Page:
(Recasts lead, adds details on pressure pumping market)
Oct 18 (Reuters) - Schlumberger NV's new chief executive officer wielded an ax to the company's asset-heavy businesses, taking a $12.7 billion charge in the face of weaker shale drilling and sliding profits.
The move by Olivier Le Peuch reverses his predecessors' big investments that took the world's largest oilfield services company deeper into shale and oilfield operations and shows that he intends to shift the company toward more software and services-driven arms.
The charge pushed the company to post a more than $11 billion loss, its largest ever.
Excluding the charge, the company's profit beat Wall Street estimates as higher international drilling activity boosted demand for its equipment and services and helped counter weakness in North America.
Shares of the company rose 2.8% in early trading and were the biggest boost to the S&P's energy index.
A cut in spending by oil and gas producers has hit North America pressure pumping business the hardest, forcing rival Halliburton Co to cut 650 jobs across Colorado, Wyoming, New Mexico and North Dakota, while sources told Reuters that ProPetro Holding Corp slashed 150 workers this month.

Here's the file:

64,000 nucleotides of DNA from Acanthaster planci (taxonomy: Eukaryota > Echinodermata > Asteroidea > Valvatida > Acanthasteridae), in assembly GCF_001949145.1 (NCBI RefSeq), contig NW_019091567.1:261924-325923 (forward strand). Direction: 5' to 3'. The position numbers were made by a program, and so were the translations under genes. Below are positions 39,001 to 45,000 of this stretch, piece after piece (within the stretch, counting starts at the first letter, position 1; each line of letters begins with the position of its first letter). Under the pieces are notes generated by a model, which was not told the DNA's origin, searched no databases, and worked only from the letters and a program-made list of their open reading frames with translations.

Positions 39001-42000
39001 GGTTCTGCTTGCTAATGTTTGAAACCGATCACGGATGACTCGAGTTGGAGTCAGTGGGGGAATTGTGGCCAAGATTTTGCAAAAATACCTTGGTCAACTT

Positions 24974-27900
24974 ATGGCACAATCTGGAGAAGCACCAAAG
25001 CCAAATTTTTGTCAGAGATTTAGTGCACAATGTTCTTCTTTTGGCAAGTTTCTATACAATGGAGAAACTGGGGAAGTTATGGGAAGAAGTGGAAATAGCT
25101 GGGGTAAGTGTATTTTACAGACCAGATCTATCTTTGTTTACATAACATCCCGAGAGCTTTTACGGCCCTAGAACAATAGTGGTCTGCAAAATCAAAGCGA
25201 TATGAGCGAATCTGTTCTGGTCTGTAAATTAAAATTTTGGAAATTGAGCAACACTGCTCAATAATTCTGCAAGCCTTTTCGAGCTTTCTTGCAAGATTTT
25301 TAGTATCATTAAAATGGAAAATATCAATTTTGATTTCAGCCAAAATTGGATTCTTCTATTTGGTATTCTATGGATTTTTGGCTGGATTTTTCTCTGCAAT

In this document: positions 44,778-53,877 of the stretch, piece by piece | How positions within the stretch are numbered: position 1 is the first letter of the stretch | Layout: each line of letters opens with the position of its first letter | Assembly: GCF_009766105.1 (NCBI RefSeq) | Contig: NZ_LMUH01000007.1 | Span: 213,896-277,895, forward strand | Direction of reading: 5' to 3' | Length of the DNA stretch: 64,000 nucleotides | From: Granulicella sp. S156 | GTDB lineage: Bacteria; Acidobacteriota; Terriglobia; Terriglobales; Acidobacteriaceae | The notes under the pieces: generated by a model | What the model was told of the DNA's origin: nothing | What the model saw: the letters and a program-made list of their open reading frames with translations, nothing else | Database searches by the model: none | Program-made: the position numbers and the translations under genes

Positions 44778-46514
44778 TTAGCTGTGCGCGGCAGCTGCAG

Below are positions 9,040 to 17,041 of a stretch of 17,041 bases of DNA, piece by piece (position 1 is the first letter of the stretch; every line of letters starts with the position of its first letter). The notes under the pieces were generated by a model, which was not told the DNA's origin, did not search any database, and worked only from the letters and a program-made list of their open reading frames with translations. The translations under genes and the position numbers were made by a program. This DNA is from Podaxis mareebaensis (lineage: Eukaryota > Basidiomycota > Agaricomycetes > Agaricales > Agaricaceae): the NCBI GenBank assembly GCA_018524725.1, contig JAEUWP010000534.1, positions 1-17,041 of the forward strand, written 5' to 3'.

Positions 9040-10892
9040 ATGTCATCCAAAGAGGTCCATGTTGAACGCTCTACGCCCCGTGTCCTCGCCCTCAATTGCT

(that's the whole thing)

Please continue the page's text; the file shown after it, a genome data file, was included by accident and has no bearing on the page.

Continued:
The charge included $1.58 billion related to the pressure pumping business in North America, Schlumberger said.
"That's a sizable writedown from pressure pumping business. That just tells you the state of the North American onshore market being pretty poor," said Anish Kapadia, founder of London-based oil and gas consultancy firm AKap Energy.
North America rig count stood at 1,002 as of Oct. 11, 256 fewer than a year earlier. Globally traded Brent crude prices have fallen about 18% in the third-quarter to average $62.03 per barrel, amid trade tensions and oversupply from U.S. shale fields.
Revenue from the company's international business rose 8% in the third quarter, while revenue from North America fell 11%.
The international business has been a bright spot for Schlumberger since last year as investor pressure to improve returns has forced North American oil and gas producers to rein in drilling new wells in a volatile price environment.
Excluding items, the company earned 43 cents per share, beating estimates of 40 cents, according to Refinitiv IBES data.
Revenue was largely unchanged at $8.54 billion, but beat expectation of $8.50 billion.
Shares of Schlumberger rose 1.1% to $32.35 before the bell. (Reporting by Shariq Khan and Taru Jain in Bengaluru; Editing by Sriraj Kalluvila)